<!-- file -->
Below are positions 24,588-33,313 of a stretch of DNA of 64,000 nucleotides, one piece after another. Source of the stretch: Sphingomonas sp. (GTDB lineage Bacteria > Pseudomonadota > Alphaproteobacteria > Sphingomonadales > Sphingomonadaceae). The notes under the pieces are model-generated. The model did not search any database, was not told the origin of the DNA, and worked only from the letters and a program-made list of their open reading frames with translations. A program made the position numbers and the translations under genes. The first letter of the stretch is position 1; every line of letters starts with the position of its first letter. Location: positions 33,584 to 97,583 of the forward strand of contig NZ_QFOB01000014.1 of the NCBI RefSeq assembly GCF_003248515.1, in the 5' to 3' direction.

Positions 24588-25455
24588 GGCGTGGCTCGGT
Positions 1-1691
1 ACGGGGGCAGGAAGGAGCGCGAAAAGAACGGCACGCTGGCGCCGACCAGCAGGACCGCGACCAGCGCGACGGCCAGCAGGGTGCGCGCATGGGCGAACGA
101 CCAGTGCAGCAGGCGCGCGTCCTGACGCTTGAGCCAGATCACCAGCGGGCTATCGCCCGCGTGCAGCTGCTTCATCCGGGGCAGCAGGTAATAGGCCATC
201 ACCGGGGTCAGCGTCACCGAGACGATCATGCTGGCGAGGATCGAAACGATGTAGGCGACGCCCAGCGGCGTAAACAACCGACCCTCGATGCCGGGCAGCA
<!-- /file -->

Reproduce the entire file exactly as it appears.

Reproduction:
Below are positions 24,588-33,313 of a stretch of DNA of 64,000 nucleotides, one piece after another. Source of the stretch: Sphingomonas sp. (GTDB lineage Bacteria > Pseudomonadota > Alphaproteobacteria > Sphingomonadales > Sphingomonadaceae). The notes under the pieces are model-generated. The model did not search any database, was not told the origin of the DNA, and worked only from the letters and a program-made list of their open reading frames with translations. A program made the position numbers and the translations under genes. The first letter of the stretch is position 1; every line of letters starts with the position of its first letter. Location: positions 33,584 to 97,583 of the forward strand of contig NZ_QFOB01000014.1 of the NCBI RefSeq assembly GCF_003248515.1, in the 5' to 3' direction.

Positions 24588-25455
24588 GGCGTGGCTCGGT
Positions 1-1691
1 ACGGGGGCAGGAAGGAGCGCGAAAAGAACGGCACGCTGGCGCCGACCAGCAGGACCGCGACCAGCGCGACGGCCAGCAGGGTGCGCGCATGGGCGAACGA
101 CCAGTGCAGCAGGCGCGCGTCCTGACGCTTGAGCCAGATCACCAGCGGGCTATCGCCCGCGTGCAGCTGCTTCATCCGGGGCAGCAGGTAATAGGCCATC
201 ACCGGGGTCAGCGTCACCGAGACGATCATGCTGGCGAGGATCGAAACGATGTAGGCGACGCCCAGCGGCGTAAACAACCGACCCTCGATGCCGGGCAGCA